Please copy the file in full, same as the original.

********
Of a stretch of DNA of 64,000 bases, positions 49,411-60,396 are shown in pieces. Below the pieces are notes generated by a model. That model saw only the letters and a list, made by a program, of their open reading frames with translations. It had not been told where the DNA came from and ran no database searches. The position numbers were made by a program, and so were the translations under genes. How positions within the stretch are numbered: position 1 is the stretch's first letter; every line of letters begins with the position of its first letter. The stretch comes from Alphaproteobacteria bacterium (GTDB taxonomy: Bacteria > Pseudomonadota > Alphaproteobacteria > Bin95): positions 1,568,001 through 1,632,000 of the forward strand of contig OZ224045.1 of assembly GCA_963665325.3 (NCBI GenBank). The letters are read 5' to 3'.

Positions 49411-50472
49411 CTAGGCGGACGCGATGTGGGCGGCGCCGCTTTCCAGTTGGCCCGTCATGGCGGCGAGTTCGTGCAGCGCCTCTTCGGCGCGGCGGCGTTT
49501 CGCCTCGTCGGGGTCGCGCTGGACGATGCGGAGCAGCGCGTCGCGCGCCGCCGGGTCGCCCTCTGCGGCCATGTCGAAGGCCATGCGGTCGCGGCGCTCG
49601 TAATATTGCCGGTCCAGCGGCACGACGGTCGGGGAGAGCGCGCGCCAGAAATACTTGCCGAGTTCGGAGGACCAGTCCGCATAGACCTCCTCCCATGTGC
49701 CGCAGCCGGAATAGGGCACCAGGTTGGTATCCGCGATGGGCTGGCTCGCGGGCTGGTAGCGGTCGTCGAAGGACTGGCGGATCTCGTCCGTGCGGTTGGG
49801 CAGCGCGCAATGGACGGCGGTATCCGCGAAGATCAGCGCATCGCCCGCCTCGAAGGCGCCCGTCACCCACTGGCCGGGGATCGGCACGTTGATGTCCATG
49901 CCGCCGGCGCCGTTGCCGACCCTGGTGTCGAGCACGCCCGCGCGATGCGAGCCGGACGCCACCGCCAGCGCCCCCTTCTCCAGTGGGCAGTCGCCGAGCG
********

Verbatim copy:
Of a stretch of DNA of 64,000 bases, positions 49,411-60,396 are shown in pieces. Below the pieces are notes generated by a model. That model saw only the letters and a list, made by a program, of their open reading frames with translations. It had not been told where the DNA came from and ran no database searches. The position numbers were made by a program, and so were the translations under genes. How positions within the stretch are numbered: position 1 is the stretch's first letter; every line of letters begins with the position of its first letter. The stretch comes from Alphaproteobacteria bacterium (GTDB taxonomy: Bacteria > Pseudomonadota > Alphaproteobacteria > Bin95): positions 1,568,001 through 1,632,000 of the forward strand of contig OZ224045.1 of assembly GCA_963665325.3 (NCBI GenBank). The letters are read 5' to 3'.

Positions 49411-50472
49411 CTAGGCGGACGCGATGTGGGCGGCGCCGCTTTCCAGTTGGCCCGTCATGGCGGCGAGTTCGTGCAGCGCCTCTTCGGCGCGGCGGCGTTT
49501 CGCCTCGTCGGGGTCGCGCTGGACGATGCGGAGCAGCGCGTCGCGCGCCGCCGGGTCGCCCTCTGCGGCCATGTCGAAGGCCATGCGGTCGCGGCGCTCG
49601 TAATATTGCCGGTCCAGCGGCACGACGGTCGGGGAGAGCGCGCGCCAGAAATACTTGCCGAGTTCGGAGGACCAGTCCGCATAGACCTCCTCCCATGTGC
49701 CGCAGCCGGAATAGGGCACCAGGTTGGTATCCGCGATGGGCTGGCTCGCGGGCTGGTAGCGGTCGTCGAAGGACTGGCGGATCTCGTCCGTGCGGTTGGG
49801 CAGCGCGCAATGGACGGCGGTATCCGCGAAGATCAGCGCATCGCCCGCCTCGAAGGCGCCCGTCACCCACTGGCCGGGGATCGGCACGTTGATGTCCATG
49901 CCGCCGGCGCCGTTGCCGACCCTGGTGTCGAGCACGCCCGCGCGATGCGAGCCGGACGCCACCGCCAGCGCCCCCTTCTCCAGTGGGCAGTCGCCGAGCG